A Week in the Banff National Park Area

Where is Banff??

The Canadian Rockies and surrounding Banff National Park is one of the most beautiful places in the world and should be on everyone’s bucket list! Here’s a 7 day guide following my September 2018 trip for seeing as much as you can in a week (even though you’ll definitely want more time!). Locations included are Banff National Park, Assiniboine Provincial Park, and Jasper National Park. Below the 7 day guide are other places to see to help you mix and match sites seen during your time there!

Getting There

Banff is surprisingly easy to get to. Calgary is a major international airport, so getting a flight into there is not hard at all. Once there, the entrance to the park is about 1hr 15min away on HWY 1. After that, the town of Banff is only another 5 minutes, and the very famous Lake Louise is another 45 minutes where you will find an ample supply of hotels. Another place you should consider staying for your trip is Canmore, which is 20 minutes before Banff, also on HWY 1.

Seven Day Guide

Day 1: Travel & Prep

The start to your trip is obviously the travel day. You will want to find a flight into Calgary, Alberta and grab your rental car. I personally have been using Budget Rental, but Calgary Airport has all of the major rental car agencies if there’s another you’d rather use.

Once in Calgary, if there’s any supplies that you’ll need, I’d recommend heading to the M.E.C in downtown Calgary. It’s Canada’s version of R.E.I and only costs $5CAD to be a member (you have to be a member to shop).

For this guide, I’d recommend driving to Canmore and finding a place to stay for the night. They have tons of options and lots of affordable, condo-like hotels/Airbnb’s to help you rest and relax for your next 6 days of exploration!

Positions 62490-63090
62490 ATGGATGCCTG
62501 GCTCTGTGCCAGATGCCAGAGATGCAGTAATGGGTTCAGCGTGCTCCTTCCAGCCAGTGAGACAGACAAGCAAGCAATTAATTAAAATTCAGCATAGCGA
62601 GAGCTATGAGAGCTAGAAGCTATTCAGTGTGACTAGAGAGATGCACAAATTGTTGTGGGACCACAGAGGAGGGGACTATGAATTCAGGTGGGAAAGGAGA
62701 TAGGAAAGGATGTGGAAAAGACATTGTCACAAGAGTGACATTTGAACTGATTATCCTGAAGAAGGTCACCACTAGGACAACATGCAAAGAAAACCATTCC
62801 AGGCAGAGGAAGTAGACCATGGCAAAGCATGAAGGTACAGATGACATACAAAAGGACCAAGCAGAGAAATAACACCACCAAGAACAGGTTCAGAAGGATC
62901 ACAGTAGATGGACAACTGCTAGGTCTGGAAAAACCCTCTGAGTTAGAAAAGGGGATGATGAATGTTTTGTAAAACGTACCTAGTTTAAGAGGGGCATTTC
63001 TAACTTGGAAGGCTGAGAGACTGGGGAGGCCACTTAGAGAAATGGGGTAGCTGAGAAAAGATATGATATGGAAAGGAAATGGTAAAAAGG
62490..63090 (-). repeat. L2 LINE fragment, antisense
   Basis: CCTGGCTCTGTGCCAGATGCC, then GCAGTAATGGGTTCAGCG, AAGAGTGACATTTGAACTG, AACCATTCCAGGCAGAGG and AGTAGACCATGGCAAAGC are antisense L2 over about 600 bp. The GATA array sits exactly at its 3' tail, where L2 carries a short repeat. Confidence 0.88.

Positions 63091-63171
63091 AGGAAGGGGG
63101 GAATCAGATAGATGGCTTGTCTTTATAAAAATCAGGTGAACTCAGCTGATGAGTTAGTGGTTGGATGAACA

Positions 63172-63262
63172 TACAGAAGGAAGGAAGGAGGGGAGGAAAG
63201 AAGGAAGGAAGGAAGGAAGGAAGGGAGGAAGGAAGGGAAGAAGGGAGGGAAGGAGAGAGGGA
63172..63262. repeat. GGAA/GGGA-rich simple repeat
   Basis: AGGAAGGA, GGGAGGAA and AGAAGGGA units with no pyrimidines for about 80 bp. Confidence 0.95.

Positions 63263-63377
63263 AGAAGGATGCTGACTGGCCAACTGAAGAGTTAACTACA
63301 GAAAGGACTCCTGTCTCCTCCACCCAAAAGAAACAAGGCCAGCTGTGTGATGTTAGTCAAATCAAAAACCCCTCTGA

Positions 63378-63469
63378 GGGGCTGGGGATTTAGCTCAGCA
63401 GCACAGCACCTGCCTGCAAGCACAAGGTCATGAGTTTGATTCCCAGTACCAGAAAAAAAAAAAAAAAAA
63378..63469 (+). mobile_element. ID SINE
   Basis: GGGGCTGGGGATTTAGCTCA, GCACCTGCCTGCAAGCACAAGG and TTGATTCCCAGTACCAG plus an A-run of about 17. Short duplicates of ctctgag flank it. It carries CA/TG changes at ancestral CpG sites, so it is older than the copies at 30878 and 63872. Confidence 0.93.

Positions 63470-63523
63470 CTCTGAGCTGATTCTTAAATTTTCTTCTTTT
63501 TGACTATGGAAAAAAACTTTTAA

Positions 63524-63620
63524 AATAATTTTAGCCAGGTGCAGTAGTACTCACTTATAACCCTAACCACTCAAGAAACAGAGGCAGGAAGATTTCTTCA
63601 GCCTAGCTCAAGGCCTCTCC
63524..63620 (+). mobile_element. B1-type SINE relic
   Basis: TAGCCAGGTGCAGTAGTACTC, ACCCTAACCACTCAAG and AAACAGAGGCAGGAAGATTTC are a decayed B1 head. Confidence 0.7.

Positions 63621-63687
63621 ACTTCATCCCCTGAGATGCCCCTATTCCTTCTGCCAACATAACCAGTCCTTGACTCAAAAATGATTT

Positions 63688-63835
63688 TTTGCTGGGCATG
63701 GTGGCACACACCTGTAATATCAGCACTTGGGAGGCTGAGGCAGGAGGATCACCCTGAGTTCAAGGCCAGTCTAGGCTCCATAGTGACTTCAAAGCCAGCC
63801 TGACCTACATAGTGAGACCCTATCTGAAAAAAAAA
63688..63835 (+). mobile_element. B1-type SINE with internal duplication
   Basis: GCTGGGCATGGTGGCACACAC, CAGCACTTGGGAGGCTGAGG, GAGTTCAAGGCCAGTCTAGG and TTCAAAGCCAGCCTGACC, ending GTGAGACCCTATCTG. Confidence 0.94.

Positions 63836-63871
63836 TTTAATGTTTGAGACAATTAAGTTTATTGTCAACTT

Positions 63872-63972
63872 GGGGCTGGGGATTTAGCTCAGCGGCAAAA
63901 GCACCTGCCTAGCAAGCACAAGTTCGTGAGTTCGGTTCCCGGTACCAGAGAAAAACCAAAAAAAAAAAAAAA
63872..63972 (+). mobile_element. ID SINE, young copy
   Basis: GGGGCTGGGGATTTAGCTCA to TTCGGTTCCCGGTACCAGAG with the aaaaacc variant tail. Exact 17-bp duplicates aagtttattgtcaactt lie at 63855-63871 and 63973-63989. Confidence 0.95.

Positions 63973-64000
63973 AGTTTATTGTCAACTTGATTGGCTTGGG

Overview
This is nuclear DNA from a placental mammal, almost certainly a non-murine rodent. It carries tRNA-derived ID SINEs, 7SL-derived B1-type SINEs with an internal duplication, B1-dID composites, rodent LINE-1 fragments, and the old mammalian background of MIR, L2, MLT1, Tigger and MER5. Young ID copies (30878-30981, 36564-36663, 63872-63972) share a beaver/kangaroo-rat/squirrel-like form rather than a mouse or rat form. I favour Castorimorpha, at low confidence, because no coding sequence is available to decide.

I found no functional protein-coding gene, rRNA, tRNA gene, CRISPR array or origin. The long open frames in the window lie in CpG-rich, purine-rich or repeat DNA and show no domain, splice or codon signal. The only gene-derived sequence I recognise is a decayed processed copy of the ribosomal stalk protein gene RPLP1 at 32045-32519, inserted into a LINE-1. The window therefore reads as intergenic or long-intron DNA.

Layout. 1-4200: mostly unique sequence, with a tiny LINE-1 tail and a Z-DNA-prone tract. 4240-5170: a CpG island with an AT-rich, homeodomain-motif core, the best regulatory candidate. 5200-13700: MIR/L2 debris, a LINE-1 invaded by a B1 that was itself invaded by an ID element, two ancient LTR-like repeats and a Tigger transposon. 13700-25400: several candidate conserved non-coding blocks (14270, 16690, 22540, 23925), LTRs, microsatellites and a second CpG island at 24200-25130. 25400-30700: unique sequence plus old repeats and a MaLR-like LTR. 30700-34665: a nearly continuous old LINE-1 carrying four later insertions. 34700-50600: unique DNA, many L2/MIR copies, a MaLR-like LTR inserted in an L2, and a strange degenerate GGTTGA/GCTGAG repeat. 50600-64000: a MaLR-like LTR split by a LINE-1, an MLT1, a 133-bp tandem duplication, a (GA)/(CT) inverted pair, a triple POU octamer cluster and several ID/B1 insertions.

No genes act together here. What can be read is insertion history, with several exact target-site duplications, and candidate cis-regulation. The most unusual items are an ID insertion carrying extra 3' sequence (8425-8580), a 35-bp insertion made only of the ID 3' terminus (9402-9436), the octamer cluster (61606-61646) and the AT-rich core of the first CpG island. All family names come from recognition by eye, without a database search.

Day 2-4: Assiniboine Provincial Park

Cinnabon? No “Ass-in-i-boine”! Where is it??

Assiniboine Day 1

There are two options for getting to Mount Assiniboine Provincial Park. One is a helicopter from either Canmore ($200CAD) or the Mount Shark Helipad ($175CAD) or to hike there.

The five of us (Anna, Ben, Dani, Scott, and I) chose to hike to Assiniboine. The night before our hike, we chose to have our gear flown in ($3ca per pound) to make the hike just a really long trail hike. There are three routes to Assiniboine - hiking from the Sunshine Village Ski Area (18.7mi), hiking from the Mount Shark Trailhead on Bryant Creek to the Assiniboine Pass (17.1mi), and hiking from the Mount Shark Trailhead on Bryant Creek to the Wonder Pass (17mi). The Wonder Pass is the hardest of the three and the one we chose to hike over. Wonder Pass is also the most scenic, which is why we chose to do it.

We got to the Mount Shark Trailhead (an hour drive from Canmore) at 8am with temperatures around 20˚F, and started our hike shortly after, bear spray on the ready (though we wouldn’t have to use it!). The hike was not that difficult for most of the way, only gaining about 500 vertical feet in the first 11 miles. There’s even a shelter around 8 miles in for a nice place to re-energize yourself with lunch! After the first 11 miles though, that’s where it got hard, but this is also where you get the best views on the hike.

 The view looking back from just under the Wonder Pass

The view looking back from just under the Wonder Pass

In the next 2.6 miles, you head straight up Wonder Pass, gaining about 1,700 vertical feet. It’s a section of endless switchbacks (my nightmare). However, what makes it much easier to handle, is that you are greeted with panoramic views of endless mountains and forests of beautiful larch trees.

When we went in late September, there was some snow at the pass creating a beautiful contrast between the peaks and the valleys below.

 Looking out into Assiniboine Provincial Park from Wonder Pass

Looking out into Assiniboine Provincial Park from Wonder Pass

Once you crest the pass, you cross into British Columbia and look out over an expanse of larch trees (golden in color if you go in early or mid-fall). The rest of the hike to the Assiniboine Lodge is all downhill and through this beautiful forest. I don’t think I’ve ever seen so much golden color in my life!